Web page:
In many tropical areas, rainforests are cleared in order to exploit timber and other forest products and plant crops for food, feed, fiber and fuel use. Commonly it is assumed that, when natural forests are cleared, all forest functions and services are lost. However, complete conservation is not realistic in many settings and might also not be required from an ecological perspective. Surprisingly, the determinants of different patterns of deforestation and the roles of converted systems of tropical rainforests for conserving biodiversity as well as for ecological and socioeconomic functions so far have received little attention in scientific research.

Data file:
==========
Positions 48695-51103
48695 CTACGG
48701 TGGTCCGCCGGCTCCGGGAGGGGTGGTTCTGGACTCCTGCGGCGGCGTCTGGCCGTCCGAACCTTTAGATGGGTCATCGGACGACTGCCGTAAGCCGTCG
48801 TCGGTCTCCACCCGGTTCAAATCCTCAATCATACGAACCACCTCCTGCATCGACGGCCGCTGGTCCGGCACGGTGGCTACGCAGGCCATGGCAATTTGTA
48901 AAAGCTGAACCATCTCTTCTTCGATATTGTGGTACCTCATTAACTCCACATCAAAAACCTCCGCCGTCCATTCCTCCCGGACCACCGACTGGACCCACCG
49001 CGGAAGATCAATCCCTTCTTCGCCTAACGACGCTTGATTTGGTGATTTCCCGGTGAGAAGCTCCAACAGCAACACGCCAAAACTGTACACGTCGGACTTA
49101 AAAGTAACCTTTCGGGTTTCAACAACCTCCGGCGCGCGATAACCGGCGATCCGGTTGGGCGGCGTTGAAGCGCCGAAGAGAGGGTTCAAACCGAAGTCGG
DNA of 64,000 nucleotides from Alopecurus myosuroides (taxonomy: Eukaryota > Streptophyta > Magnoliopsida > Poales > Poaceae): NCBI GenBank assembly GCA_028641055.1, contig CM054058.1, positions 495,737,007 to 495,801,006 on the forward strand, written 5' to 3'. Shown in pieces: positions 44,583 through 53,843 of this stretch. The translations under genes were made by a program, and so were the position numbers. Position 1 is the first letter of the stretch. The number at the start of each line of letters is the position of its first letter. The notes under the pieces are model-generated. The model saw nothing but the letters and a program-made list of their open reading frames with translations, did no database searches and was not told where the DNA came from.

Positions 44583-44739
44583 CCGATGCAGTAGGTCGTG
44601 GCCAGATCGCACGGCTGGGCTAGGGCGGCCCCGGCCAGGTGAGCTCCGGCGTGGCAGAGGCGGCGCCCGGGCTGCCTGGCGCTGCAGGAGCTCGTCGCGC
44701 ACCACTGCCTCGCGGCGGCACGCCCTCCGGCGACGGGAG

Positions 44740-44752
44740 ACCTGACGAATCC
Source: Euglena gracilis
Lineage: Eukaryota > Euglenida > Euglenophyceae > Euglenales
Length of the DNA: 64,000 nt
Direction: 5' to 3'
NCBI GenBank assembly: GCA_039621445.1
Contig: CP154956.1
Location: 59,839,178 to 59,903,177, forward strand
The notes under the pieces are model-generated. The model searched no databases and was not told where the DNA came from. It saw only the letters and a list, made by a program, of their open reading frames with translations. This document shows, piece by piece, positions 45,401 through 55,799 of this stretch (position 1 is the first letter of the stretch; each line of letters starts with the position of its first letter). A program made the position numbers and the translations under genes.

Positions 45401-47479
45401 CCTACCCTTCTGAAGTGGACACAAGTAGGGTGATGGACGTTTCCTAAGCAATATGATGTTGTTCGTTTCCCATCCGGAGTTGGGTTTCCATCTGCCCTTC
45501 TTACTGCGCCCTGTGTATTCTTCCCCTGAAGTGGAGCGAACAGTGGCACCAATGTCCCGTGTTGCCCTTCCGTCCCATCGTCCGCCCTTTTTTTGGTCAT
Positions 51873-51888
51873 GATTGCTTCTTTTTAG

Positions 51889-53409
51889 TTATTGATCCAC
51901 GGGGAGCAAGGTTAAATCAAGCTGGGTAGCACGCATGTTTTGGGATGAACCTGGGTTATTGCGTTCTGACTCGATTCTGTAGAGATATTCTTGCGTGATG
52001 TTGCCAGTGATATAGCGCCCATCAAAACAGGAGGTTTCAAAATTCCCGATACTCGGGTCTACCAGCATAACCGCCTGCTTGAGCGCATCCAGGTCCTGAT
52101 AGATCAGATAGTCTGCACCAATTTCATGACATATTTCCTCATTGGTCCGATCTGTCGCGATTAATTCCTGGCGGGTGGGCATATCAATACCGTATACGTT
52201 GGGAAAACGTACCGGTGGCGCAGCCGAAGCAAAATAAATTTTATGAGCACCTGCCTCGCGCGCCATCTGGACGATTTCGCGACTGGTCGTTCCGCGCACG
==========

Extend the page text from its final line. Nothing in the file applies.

The Collaborative Research Center 990 (CRC 990 / EFForTS) aims at providing science-based knowledge on how to protect and enhance the ecological functions of tropical forests and agricultural land-use systems at a landscape scale, while improving human welfare. The CRC aims at providing information on how to integrate agricultural land use and conservation. It is implemented in one of the largest regions of tropical lowland rainforest in Southeast Asia, Jambi Province in Sumatra, Indonesia. The most important agricultural land-use systems in Jambi include rubber and oil palm plantations. Within Jambi, two landscapes and 24 core plots were selected for detailed analyses in Phases 1 and 2 of the CRC, covering agricultural land-use systems and forest reference sites. For Phase 3, 100 additional plots were selected on which ecosystem characteristics are measured by rapid assessment tools for scaling-up the results to the landscape level. Further, in two experiments the effects of enrichment planting into oil palm plantations as well as different intensities of fertilizer and pesticide use are investigated. The parameters considered include above and below ground biodiversity, soil fertility, water, nutrient and greenhouse gas fluxes, as well as economic, social, cultural and political aspects related to rainforest conversion and follow-up land-use changes. A particular focus is on identifying synergies and trade-offs among and between the various ecological and socioeconomic functions, knowledge of which is an important precondition for designing and implementing more sustainable land-use systems. The CRC is organized in close cooperation between the University of Göttingen and partner institutions in Indonesia. It is a unique research undertaking on issues of lowland rainforest conversion with a broad interdisciplinary focus and landscape perspective.